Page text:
EXPERIMENT 4: Electron Configuration of elements

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1 Material: laboratory display of the elements and a wall periodic table is required. Objective: To learn the use of periodic table for writing electron configuration of elements. INTRODUCTION Basic building matter of all substances we see around us in this physical world is called elements. There are more than 109 different elements known today. The elements are composed of extremely small indivisible units called atoms. Around 2500 years ago A Greek scientist Democritus came up with this term atom for smallest indivisible particle. This word originates from Greek word Atoms which means that which cannot be split. He was 90% right. As we know that we can split the atom but then it becomes something else. Elements can exist as solid liquid or gas form. Some elements occur in different forms, such as Carbon which exists as graphite and diamond. But whatever the form of the element, it is composed of its characteristic atoms. In this experiment, you will be looking at some elements in the laboratory display. Some look different from each other, while others look similar. Elements can be categorized in several ways. In this experiment, you are going to group elements by similarities in their physical properties. Elements that appear shiny or lustrous are called metals. Metals are usually good conductors of heat and electricity, some may be very soft and can be cut with a knife like sodium and some may be hard like Iron. Most metals exist in solid form. Metals are ductile and malleable, that is they can be molded into shapes like wires sheet etc. You may observe that some metals have lost their metallic luster like magnesium. If you use a sand paper to clean it you might get a white powdery substance which is magnesium oxide formed by the reaction with oxygen in air. You will see that when you use a sand paper to remove the top layer fresh shiny metal is visible. Other elements called nonmetals are not good conductors of heat and electricity, may be solid liquid or gas, are brittle, and appear dull (not shiny). Atoms are made of even smaller particles called subatomic particles. Three major subatomic particles we are primarily interested in are protons (p), neutrons (n), and electrons (e). Protons are positively charged particles (+1), electrons are negatively charged particles (-1), and neutrons are neutral (charge = 0). Within the atom, the protons and neutrons are tightly packed together and are at the center of atom called nucleus. Protons and neutrons are called nucleons. Most of the atom is empty space occupied by electrons moving in circular path around the nucleus Electrons are much smaller that nucleons and their mass is almost negligible compared to the mass of the protons and neutrons in the nucleus. All atoms of a particular element have one feature in common: the number of protons in the nucleus. The number of protons, called the atomic number is unique for each element much like your ID number. Atoms of the element hydrogen always have one proton in their nuclei, while atoms of the next element, helium, always 1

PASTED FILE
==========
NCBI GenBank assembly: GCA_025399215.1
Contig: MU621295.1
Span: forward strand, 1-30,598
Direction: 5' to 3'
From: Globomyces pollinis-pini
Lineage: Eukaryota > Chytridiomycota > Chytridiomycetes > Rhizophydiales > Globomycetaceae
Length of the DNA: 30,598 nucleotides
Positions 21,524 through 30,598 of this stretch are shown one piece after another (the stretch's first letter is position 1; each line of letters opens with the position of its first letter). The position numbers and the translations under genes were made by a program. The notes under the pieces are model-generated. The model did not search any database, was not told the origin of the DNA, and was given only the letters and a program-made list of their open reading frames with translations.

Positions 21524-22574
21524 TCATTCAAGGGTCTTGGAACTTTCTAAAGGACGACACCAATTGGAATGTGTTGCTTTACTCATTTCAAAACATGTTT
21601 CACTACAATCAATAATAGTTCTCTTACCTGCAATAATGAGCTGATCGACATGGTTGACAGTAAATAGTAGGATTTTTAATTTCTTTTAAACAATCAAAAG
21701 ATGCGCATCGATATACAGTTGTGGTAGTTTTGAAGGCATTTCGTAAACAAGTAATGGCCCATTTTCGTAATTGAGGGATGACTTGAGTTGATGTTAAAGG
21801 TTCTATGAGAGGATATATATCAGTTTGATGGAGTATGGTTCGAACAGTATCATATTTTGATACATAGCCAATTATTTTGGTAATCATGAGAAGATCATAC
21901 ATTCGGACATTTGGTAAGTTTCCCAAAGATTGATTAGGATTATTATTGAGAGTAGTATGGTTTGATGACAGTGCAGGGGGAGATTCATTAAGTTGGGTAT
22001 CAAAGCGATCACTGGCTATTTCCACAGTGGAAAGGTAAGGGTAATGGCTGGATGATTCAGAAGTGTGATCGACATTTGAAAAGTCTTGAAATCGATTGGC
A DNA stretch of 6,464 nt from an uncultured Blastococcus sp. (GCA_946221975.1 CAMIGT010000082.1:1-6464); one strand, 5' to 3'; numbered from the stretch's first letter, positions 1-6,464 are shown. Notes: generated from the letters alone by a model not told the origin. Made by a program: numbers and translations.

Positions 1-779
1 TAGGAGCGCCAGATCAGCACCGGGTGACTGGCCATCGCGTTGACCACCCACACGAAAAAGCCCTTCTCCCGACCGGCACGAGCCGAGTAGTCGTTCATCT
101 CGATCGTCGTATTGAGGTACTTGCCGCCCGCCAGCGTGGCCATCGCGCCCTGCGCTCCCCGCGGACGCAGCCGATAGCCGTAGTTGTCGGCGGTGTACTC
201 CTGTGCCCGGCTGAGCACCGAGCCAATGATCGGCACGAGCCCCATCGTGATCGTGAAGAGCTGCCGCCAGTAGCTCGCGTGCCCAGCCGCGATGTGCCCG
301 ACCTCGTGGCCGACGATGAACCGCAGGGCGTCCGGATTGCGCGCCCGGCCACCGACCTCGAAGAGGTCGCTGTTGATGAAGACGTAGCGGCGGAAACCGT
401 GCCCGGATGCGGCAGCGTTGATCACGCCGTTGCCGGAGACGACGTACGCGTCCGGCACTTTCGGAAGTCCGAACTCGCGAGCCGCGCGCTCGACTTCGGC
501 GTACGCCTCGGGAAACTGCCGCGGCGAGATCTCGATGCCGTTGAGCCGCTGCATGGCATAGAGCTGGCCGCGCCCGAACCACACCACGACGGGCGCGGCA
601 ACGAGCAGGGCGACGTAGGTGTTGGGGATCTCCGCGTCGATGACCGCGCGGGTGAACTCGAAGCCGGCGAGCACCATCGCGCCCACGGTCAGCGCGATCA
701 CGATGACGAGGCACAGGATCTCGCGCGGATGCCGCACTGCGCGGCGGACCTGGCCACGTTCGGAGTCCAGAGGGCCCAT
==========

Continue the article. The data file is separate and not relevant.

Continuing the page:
2 have two protons in their nuclei. Atoms of the element Nitrogen have seven protons and that of Sodium have 11 protons. The sum of the number of protons and neutrons in the nucleus of an atom is called the mass number of the atom. Mass Number = Number of Protons + Number of Neutrons Protons attract the electrons because they have opposite charges. In a neutral atom, the number of protons is equal to the number of electrons. This is the normal situation in atoms. However, through chemical reactions, an imbalance in the number of protons and electrons can result. For example, when the element sodium (11p+, 11e ) reacts with the element chlorine (17p+, 17e ) the compound sodium chloride, NaCl, is formed. Sodium chloride is an ionic compound composed of sodium ions, Na+, with +1charges, and an equal number of chloride ions, Cl - with 1 charges. In the reaction, each sodium atom loses one electron and each chlorine atom gains one electron, so the number of protons and electrons are now 11p+, 10e in the Na+ ion and 17p+, 18e in the Cl ion. All atoms of the same element have the same number of protons and electrons, but they often differ in the number of neutrons. This means that atoms of the same element have same atomic number but can have different mass numbers. The atoms of an element that have different numbers of neutrons are called isotopes of that element. In the complete chemical symbol or symbolic notation of an element, the mass number and atomic number are indicated next to the symbol. For example, the isotope of the element Carbon that has 8 neutrons has the following symbol: The number of protons in an atom is given by the atomic number. To determine the number of neutrons, the mass number of the atom is needed. The number of neutrons is determined by subtracting the atomic number from the mass number. The Periodic Table The periodic table is a listing, in chart form, of the known elements. It has gone through many revisions and sometimes appears in alternate forms, but with the discovery of atomic numbers in the early 20thcentury, this has been the basis for the order of the elements in the table. But even before this time, it was long recognized that certain elements shared similar properties, and when the property, such as density, was plotted against atomic mass, a repeating, or periodic pattern was observed. Beginning with Dmitri Mendeleev in 1869, chemists began organizing the elements in rows and columns in an attempt to explain the periodic nature of various physical and chemical properties of the elements. Below is shown a modern periodic table: The modern periodic table is arranged in horizontal rows (also called periods) and vertical columns called groups or families. The rows are numbered from 1 to 7. The groups have not always been numbered consistently, but are usually numbered 1A, 2A, 3A, etc., from left to right, excluding the groups of the transition elements in the middle, which have a different numbering. Because of this confusion, most modern tables have the groups numbered 1 through 18, excluding the lower, separate rows of elements (the lanthanides and actinides) below the main table. Below is a table with the common names of different sections and columns given. 2